Ethics pertains to principles of behavior that determines how individual act in particular situations in which they are a part of or interacting. Most situations of our daily lives involve a form of contact with another person, hence it is important that certain principles of behavior be identified as acceptable or not. Unfortunately, society is plagued with the notion that ethics is a very simple concept that most people understand. Hence there are two types of individuals who have different perceptions of the meaning of ethics. The first type of individual upholds the fact that ethics is based on good values, of which are entirely favorable to every human life. Value-based ethics thus detests issues that generate negative effects on humankind. One of the simplest examples of value-based ethics is good health among individuals. The attainment and maintenance of good health are beneficial to all individuals hence the performance of acts and other behaviors that will promote good health is ethical. On the other hand, any actions that do not promote good health are unethical, such as abortion and murder.
The other type of individual upholds the notion that ethics are based on feelings and affections. This type of perception regarding ethics is misguided because there are certain actions that generate a positive feeling in an individual yet this action is against the right value (Gummerum et al., 2008). For example, excessive drinking of alcohol generates a feeling of calmness in an individual hence the drinker will treat the act of drinking as an ethical action. Another simple example is stealing another person’s money, wherein a person takes the money of another individual and the idea of having money in his hand makes him feel happy because he can buy anything he wants with that money. An individual following the value-based ethical principles will consider stealing money as unethical, while the feelings-based individual considers taking another person’s money as ethical and acceptable because he feels happy about having money.
It is therefore important to understand that ethics should be based on determining whether an action is correct or incorrect, even if it provides an uncomfortable feeling in an individual. For example, when one discovers a briefcase filled with cash in an empty room, the right action is to take the briefcase to the proper authorities to report this discovery. Value-based ethics would uphold that such good action is proper. On the other hand, a feelings-based person would take the briefcase home and celebrate his discovery of a large amount of money. In addition, a feelings-based person thinks more of himself than the rest of society. His feelings and happiness should always come first and he does not care what other people may think of him, as long as he is happy and can do whatever he wants. In other situations, a feelings-based person will act based on the idea that he needs something and completes the action in order to complete that need. The conflict here is that every individual will have different reactions to everyday activities and situations and these reactions are mainly based on their notions of ethics.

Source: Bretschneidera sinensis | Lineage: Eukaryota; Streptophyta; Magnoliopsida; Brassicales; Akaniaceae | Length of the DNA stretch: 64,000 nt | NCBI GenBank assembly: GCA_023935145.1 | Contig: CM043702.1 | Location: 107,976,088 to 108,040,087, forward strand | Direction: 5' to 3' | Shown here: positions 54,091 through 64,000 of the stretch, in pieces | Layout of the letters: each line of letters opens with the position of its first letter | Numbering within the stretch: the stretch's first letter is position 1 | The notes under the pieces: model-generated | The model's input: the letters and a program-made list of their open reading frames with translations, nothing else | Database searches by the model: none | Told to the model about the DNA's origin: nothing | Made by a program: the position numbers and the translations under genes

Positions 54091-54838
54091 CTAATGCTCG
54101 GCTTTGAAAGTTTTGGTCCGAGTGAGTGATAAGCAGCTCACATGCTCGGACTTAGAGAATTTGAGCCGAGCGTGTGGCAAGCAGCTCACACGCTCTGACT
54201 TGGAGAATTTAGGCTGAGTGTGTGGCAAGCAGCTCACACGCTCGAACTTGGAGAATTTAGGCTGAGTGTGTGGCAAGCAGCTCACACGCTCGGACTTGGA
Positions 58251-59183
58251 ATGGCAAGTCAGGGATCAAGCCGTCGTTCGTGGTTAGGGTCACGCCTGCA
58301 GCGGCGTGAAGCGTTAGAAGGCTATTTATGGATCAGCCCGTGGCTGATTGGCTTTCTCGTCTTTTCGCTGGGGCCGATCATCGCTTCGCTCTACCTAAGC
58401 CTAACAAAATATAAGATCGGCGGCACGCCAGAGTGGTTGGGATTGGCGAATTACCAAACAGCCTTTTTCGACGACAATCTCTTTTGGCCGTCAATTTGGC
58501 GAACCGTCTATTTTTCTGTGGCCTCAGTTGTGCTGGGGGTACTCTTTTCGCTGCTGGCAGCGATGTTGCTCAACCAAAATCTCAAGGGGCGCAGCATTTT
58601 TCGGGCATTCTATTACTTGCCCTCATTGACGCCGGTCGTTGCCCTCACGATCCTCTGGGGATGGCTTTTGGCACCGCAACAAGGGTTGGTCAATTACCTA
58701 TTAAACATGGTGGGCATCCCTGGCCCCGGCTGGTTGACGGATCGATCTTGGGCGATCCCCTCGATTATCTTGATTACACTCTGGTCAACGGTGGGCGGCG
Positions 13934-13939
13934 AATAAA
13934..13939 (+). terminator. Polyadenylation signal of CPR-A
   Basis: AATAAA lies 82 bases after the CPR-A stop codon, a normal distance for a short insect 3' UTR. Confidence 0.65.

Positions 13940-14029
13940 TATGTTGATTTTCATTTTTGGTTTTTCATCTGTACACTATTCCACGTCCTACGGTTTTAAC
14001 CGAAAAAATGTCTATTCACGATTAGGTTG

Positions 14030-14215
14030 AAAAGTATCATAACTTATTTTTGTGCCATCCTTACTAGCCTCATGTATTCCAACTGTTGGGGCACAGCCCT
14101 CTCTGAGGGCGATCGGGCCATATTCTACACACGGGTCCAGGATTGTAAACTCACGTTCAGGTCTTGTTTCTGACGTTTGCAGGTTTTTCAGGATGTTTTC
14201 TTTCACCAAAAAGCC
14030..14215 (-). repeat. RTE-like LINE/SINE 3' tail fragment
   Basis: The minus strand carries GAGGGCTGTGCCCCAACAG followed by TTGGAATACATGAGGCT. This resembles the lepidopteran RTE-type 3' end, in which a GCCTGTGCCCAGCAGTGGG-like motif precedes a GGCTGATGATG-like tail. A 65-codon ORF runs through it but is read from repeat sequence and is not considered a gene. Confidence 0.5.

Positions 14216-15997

It is therefore important that people understand the correct concept of ethics, wherein it is based on differentiating good from evil, or knowing what is right from wrong. Ethics is a form of reasoning that is expressed in terms of action and is not an action based on a good of achieving a certain feeling of happiness, calmness or contentedness (Woodward and Allman, 2007). It may be difficult for all individuals to understand ethics but it is also very helpful for people to play role models to the rest of society in order to spread the good values that are associated with value-based ethics.
Gummerum M, Keller M, Takezawa M, Mata J (2008): To give or not to give: children’s and adolescents’ sharing and moral negotiations in economic decision situations. Child Dev. 79(3):562-76.
Woodward J, Allman J (2007): Moral intuition: Its neural substrates and normative significance. J Physiol Paris. 101(4-6):179-202.